THROW YOUR PLANS OUT the window. We scoured the state in search of the top events and offerings, from the Cow Parade in Austin and the WNBA All-Star Game in San Antonio to honoring the American Cowboy in Bandera, the Cowboy Capital of the World. Here’s our super select guide to the things you absolutely can’t afford to miss. [July 22-29]

Cattle Call

There are few sacred cows in Texas, but one of them is, well, the cow. Larry McMurtry and Elmer Kelton have both written thousands of words about cattle drives and ranches, one of the state’s most famous mascots is a longhorn, and slicing into a steak is a favorite pastime. The Austin iteration of the Cow Parade — a multinational public art display of life-size cow statues designed by local artists — is a way of honoring this revered animal. Beginning Wednesday, roughly 90 cows will be installed throughout town for an 82-day run. Jan Heaton, a painter specializing in watercolor, designed a cow named Cowbella, inspired by the intricate indigo-hued pottery of Deruta, Italy. “She is a very tranquil dairy cow,” Heaton said. “I think cows enjoy such popularity because they are a nonthreatening, comforting image that is symbolic of everything good.” The statues will inject vibrancy and whimsy into the cityscape, proving the power of community arts programs.
Downtown, July 27-Oct. 19, various times.

Musical Chairs
The Houston Press and Dallas Observer have both recently argued that Austin is losing its cachet as Texas’ music hub. While it’s hard to deny that Austin, home to South by Southwest and Austin City Limits, is the state’s music mecca, the scenes in H-Town and the Big D are adding some muscle. Take Gorilla vs. Bear, the music blog by Chris Cantalini of Dallas. Cantalini, who has run the website since 2005, has a great ear and has been known to scoop Pitchfork, the arbiter of indie cool. Impressed by shows that Cantalini organized for SXSW, the Granada Theater invited him to host the inaugural Gorilla vs. Bear Festival at the historic live music venue. “It required a leap of faith on the Granada’s part to allow us to fill the lineup with bands we love, regardless of what their draw might be,” Cantalini said. The Austin-based band White Denim is headlining, but the real attraction is the first live performance by Preteen Zenith. The Dallas group is the new project by Tim DeLaughter, frontman for the Polyphonic Spree, the pop band dressed as a church choir. “We’re doing eight songs in the midst of a psych-colored prism frenzy,” DeLaughter said.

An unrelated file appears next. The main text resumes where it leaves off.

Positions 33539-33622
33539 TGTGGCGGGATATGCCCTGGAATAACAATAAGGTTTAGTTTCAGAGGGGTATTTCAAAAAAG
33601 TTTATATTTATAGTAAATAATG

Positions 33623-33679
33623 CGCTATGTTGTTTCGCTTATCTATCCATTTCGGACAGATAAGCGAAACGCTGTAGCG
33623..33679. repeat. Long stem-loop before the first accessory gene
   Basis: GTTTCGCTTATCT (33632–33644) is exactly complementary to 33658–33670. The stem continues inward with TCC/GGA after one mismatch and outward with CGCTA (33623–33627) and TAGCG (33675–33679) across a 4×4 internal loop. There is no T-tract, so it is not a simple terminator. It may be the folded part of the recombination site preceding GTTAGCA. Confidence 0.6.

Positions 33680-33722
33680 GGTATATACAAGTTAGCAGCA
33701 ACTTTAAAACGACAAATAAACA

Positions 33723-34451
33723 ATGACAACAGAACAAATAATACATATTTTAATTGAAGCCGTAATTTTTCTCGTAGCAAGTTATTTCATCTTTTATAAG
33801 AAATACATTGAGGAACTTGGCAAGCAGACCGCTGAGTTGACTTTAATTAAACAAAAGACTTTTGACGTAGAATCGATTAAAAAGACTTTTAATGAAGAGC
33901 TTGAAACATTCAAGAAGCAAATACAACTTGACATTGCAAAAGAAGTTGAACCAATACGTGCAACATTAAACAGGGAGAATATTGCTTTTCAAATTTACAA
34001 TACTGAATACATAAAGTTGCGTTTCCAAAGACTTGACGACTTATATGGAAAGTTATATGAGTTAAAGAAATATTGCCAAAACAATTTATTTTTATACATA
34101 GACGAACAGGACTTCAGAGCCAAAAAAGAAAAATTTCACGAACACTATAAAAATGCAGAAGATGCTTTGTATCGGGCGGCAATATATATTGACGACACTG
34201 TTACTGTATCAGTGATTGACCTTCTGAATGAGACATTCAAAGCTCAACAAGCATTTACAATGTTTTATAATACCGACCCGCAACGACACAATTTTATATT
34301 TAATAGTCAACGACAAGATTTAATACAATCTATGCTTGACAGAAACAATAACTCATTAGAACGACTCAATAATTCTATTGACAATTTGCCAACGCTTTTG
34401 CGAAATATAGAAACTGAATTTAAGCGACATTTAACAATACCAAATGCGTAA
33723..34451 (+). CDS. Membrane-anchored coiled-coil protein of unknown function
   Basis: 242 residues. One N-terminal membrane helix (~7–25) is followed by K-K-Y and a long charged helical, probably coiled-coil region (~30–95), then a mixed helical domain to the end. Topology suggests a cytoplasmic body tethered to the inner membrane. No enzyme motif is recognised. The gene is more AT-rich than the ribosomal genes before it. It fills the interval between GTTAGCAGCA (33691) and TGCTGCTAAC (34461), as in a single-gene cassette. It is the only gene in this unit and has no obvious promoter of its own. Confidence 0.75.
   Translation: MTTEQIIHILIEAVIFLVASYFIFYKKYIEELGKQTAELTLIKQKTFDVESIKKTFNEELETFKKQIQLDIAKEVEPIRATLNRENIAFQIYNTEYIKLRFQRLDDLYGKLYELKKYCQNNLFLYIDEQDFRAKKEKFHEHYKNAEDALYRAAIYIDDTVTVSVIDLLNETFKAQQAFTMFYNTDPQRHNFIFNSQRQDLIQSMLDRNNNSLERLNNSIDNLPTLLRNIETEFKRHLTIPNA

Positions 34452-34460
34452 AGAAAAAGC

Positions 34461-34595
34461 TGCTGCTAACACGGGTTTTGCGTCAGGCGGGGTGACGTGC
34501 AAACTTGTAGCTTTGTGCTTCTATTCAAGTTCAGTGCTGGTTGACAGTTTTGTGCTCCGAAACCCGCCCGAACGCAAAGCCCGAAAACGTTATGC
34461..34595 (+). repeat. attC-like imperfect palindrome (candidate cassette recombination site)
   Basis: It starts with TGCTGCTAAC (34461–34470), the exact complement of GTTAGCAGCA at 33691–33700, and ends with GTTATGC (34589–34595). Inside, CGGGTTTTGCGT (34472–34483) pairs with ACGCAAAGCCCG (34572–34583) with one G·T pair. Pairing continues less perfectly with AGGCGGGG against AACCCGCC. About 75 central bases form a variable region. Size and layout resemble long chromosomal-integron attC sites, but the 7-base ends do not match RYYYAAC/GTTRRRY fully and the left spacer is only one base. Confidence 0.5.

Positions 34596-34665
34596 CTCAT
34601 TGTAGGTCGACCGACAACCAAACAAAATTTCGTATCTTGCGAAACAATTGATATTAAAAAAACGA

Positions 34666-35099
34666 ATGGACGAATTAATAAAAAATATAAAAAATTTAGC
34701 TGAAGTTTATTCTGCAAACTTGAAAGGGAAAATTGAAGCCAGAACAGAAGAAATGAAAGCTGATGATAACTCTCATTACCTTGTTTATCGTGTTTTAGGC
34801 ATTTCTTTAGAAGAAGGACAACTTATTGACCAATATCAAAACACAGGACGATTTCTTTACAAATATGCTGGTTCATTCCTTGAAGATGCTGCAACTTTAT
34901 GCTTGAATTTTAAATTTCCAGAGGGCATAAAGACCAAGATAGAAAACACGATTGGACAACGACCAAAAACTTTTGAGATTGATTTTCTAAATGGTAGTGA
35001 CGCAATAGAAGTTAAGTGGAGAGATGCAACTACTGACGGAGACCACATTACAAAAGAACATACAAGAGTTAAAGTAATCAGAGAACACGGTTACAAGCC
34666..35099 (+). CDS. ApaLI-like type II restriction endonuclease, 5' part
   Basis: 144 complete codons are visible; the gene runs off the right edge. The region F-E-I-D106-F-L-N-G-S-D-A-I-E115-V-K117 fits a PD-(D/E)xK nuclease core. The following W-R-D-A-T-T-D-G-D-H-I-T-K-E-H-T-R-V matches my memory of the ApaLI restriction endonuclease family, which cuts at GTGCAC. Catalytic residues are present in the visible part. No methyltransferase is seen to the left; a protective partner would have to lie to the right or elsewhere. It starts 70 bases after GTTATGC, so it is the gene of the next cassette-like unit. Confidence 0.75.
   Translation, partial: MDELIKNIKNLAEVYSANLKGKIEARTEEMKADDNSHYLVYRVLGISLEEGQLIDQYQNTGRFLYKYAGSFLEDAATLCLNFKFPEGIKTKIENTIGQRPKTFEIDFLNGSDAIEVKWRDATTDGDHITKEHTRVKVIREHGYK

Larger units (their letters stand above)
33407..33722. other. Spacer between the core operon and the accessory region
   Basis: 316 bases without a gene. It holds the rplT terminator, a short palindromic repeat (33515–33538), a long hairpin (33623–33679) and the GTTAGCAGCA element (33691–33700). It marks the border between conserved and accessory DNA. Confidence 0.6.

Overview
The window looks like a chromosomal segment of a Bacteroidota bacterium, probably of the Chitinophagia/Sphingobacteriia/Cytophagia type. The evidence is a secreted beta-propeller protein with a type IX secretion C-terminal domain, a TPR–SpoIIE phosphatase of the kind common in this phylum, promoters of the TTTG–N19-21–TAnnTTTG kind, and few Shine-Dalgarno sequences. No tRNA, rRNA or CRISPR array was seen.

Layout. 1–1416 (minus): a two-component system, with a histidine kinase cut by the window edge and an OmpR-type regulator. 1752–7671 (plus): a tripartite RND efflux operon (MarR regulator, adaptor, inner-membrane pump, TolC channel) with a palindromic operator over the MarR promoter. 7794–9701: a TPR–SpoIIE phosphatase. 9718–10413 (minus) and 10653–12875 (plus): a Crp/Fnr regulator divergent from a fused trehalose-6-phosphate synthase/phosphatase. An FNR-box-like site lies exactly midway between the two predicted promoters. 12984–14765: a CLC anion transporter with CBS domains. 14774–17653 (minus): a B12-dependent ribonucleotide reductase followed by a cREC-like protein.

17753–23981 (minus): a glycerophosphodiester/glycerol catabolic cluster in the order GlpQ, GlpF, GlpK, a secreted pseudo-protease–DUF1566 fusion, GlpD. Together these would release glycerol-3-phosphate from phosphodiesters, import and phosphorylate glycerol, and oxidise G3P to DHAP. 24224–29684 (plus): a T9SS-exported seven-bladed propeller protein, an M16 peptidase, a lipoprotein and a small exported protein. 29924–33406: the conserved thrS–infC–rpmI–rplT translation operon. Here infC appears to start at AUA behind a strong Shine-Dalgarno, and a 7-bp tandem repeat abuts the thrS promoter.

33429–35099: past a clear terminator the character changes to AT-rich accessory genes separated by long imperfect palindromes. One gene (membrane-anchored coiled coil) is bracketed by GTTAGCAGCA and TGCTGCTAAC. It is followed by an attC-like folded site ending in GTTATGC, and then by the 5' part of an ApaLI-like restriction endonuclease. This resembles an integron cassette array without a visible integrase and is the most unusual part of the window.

Granada Theater, July 23, 6 p.m.

Above the Rim
Fifteen years ago, a news conference was held to announce the creation of the Women’s National Basketball Association. By many accounts, it has been a major success. The league has added four teams and has picked up a substantial audience. The WNBA All-Star Game, held this year at the AT&T Center, is the ultimate showcase of athleticism. See Maya Moore of the Minnesota Lynx, the first rookie to start in an all-star game since 2002, and Candace Parker of the Los Angeles Sparks, the only player currently in the league who has dunked in a WNBA. game. You don’t want to miss the chance to see Parker do it again.
AT&T Center, July 23, 2:30,

Tolkien in Tune
The Houston Symphony’s live-scoring of the screening of “The Lord of the Rings: The Fellowship of the Ring” lives up to the ambition of Peter Jackson’s epic movie set. More than 200 musicians and singers will participate in the performance, and at the heart of it all will be Kaitlyn Lusk, 22, a soprano who has performed in various live-scorings of the trilogy since she was 14. She will sing six solos from the Academy Award-winning score for the first film, among them Enya’s “May It Be.” “Enya’s song is the only time you hear any English from me,” Lusk said. “The majority of the singing is in Elvish and different languages of Middle Earth.” Lusk has done this all over the world countless times, but a past performance with the Houston Symphony stays with her. “My chair was literally shaking from their playing,” she said. “Those guys were totally ripping.”
Houston Symphony, July 22-23, 7:30 p.m.,

Cowboy Junkies
There is not a more authentic place to host National Day of the American Cowboy, an appreciation of the mythic figure who made boots and jeans acceptable everyday attire, than Bandera, the Cowboy Capital of the World.
Frontier Times Museum, July 22-23, various times.

Some Like It Hot
The Summer Balloon Classic & Airfest, a weekend pageant of hot-air ballooning, will show that these record-setting temperatures are good for something, as they help propel the balloonists to new heights — faster.
Mid-Way Regional Airport, July 22-24, various times.